The London Loophole

The “London loophole” refers to differences in the oversight of regulated markets in different countries, particularly ICE Futures Europe, which is the United Kingdom's counterpart to America's NYMEX. In general, the CFTC requires foreign exchanges offering futures contracts to U.S. investors to register with it and comply with all applicable laws and regulations. Beginning in 1999, the CFTC began issuing a series of “no-action” letters to ICE Futures Europe which exempted it from CFTC requirements. By 2007, the ICE was trading significant volumes of contracts in WTI crude oil futures; contracts that presumably would have otherwise been traded on the U.S. regulated NYMEX, and subject to that market's speculative position limits.

Responding to concerns over volatile energy prices, in June 2008, the CFTC amended its no-action letter and required ICE Futures Europe to adopt U.S. position limits and accountability levels on its WTI crude oil contracts. In July 2008, the CFTC issued similar requirements for contracts on the Dubai Mercantile Exchange, which had previously received no-action regulatory waivers. The 2010 Dodd-Frank Act further addressed the loophole by requiring foreign boards of trade registering in the U.S. to establish certain rules similar to those that apply to U.S. exchanges (Gensler, June 9, 2011 speech to the Sandler O'Neill Global Exchange and Brokerage Conference).

The Enron Loophole

The “Enron loophole” refers to exemptions created by the 2000 Commodity Futures Modernization Act (P.L. 106-554) which allowed some transactions, including certain contracts for energy futures, to occur in “over-the-counter” (OTC) markets without oversight by the CFTC. In particular, the act exempted (1) energy futures contracts executed on an electronic trading facility and (2) bilateral energy futures contracts that were executed on the bilateral swaps market and not on a trading facility. Substantial volumes of trading under both exemptions developed in the years following the act (Jickling, “The Enron Loophole,” Congressional Research Service Report, RS 22912, July 7, 2008).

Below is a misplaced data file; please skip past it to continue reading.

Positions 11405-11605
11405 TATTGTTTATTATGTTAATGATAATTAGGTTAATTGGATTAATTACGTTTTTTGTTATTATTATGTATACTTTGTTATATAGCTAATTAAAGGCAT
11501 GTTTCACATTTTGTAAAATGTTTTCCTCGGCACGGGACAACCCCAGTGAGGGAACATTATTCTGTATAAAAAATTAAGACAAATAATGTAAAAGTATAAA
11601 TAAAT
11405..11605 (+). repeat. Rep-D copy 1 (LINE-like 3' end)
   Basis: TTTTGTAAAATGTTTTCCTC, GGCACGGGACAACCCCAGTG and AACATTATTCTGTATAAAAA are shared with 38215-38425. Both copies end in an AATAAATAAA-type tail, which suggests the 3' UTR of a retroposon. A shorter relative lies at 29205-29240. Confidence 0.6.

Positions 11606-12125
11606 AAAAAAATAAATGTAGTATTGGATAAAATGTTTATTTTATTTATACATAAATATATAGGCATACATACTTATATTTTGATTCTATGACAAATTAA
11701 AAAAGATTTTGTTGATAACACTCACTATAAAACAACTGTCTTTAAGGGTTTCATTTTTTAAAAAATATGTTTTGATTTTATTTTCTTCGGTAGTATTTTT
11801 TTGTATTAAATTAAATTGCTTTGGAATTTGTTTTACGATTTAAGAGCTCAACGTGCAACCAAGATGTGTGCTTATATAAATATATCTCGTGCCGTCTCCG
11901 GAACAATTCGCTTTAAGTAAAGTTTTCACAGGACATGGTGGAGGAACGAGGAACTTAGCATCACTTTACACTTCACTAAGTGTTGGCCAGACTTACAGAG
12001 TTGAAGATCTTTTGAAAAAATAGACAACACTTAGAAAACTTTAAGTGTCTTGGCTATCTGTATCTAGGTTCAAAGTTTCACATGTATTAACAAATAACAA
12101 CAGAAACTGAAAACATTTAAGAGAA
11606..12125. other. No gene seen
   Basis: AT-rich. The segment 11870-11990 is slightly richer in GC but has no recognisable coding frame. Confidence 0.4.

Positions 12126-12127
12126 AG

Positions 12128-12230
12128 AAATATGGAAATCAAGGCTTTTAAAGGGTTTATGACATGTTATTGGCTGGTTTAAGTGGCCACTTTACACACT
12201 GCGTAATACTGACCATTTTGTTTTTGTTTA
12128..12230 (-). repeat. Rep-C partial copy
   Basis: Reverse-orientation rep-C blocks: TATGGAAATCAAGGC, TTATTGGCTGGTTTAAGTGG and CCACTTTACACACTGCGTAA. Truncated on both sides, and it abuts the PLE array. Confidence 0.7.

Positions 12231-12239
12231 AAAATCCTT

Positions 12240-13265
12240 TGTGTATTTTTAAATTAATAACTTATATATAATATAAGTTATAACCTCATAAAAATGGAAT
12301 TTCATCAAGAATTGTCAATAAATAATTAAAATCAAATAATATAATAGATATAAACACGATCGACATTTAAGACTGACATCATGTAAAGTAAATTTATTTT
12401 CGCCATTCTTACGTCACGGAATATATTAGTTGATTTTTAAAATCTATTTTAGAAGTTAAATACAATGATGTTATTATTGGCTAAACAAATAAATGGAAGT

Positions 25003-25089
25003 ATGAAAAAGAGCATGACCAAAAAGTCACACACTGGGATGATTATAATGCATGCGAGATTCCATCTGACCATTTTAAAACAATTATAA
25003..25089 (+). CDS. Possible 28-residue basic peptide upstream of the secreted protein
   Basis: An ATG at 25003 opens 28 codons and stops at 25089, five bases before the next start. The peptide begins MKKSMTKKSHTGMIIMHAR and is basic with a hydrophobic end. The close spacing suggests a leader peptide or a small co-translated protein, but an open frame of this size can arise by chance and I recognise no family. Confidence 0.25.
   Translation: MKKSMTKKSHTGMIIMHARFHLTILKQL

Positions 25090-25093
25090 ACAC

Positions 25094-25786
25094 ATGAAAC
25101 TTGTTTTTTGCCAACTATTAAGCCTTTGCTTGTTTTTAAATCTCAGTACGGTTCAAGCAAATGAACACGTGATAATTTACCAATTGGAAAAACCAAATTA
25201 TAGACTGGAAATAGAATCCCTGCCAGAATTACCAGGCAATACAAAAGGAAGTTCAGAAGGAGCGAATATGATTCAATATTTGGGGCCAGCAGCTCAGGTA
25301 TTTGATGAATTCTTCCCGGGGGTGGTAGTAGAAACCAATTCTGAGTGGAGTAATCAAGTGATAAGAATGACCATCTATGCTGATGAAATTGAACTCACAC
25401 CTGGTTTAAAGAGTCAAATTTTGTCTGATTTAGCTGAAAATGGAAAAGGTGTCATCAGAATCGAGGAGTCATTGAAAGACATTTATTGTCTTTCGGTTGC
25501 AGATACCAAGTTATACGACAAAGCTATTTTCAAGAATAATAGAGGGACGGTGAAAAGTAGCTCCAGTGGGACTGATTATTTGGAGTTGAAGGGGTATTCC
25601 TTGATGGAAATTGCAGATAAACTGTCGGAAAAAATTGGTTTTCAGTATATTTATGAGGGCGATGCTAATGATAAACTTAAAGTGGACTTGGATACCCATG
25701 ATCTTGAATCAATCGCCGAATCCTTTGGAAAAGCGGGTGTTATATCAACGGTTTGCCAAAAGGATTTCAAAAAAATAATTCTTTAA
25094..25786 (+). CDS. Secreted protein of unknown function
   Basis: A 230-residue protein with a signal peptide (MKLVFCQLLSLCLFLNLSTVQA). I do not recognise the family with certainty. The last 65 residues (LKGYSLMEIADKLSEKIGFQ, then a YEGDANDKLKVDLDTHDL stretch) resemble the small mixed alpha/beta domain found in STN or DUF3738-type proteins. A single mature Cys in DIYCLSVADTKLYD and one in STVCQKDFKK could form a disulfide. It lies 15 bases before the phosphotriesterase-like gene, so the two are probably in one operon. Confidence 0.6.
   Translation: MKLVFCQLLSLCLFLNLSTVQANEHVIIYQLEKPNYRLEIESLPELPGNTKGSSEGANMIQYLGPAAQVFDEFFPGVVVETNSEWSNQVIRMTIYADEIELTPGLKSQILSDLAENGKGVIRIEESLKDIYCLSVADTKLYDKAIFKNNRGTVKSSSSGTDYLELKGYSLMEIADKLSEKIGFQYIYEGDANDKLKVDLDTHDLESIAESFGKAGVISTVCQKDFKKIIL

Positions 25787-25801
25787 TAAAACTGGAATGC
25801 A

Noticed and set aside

In October 2007, a Government Accountability Office report on the growth of OTC markets raised questions about federal regulators' ability to keep OTC markets free from fraud and manipulation. That same month, the CFTC recommended new legislation to extend its oversight into electronic trading facilities that had been exempted by the “Enron loophole.”

The Farm Bill (P.L. 110-234), passed by Congress in 2008, included provisions that generally followed the CFTC's recommendations. It extended CFTC regulation over electronic trading facilities that offer contracts in exempt commodities, including oil, if the contracts (1) had a settlement price linked to a regulated market's contract, (2) could be the subject of arbitrage trading (the simultaneous purchase and sale of an asset to profit from a difference in the price on different markets) involving exchange-listed contracts, (3) are traded in a volume that could effect other market prices, or (4) could be used as a reference point for pricing transactions in other markets. Electronic trading facilities that fall under CFTC's new jurisdiction must meet certain obligations, including adopting position limits or position accountability levels for speculators, ensuring that contracts are not readily susceptible to manipulation, publishing daily trading information, and avoiding conflicts of interest and antitrust violations.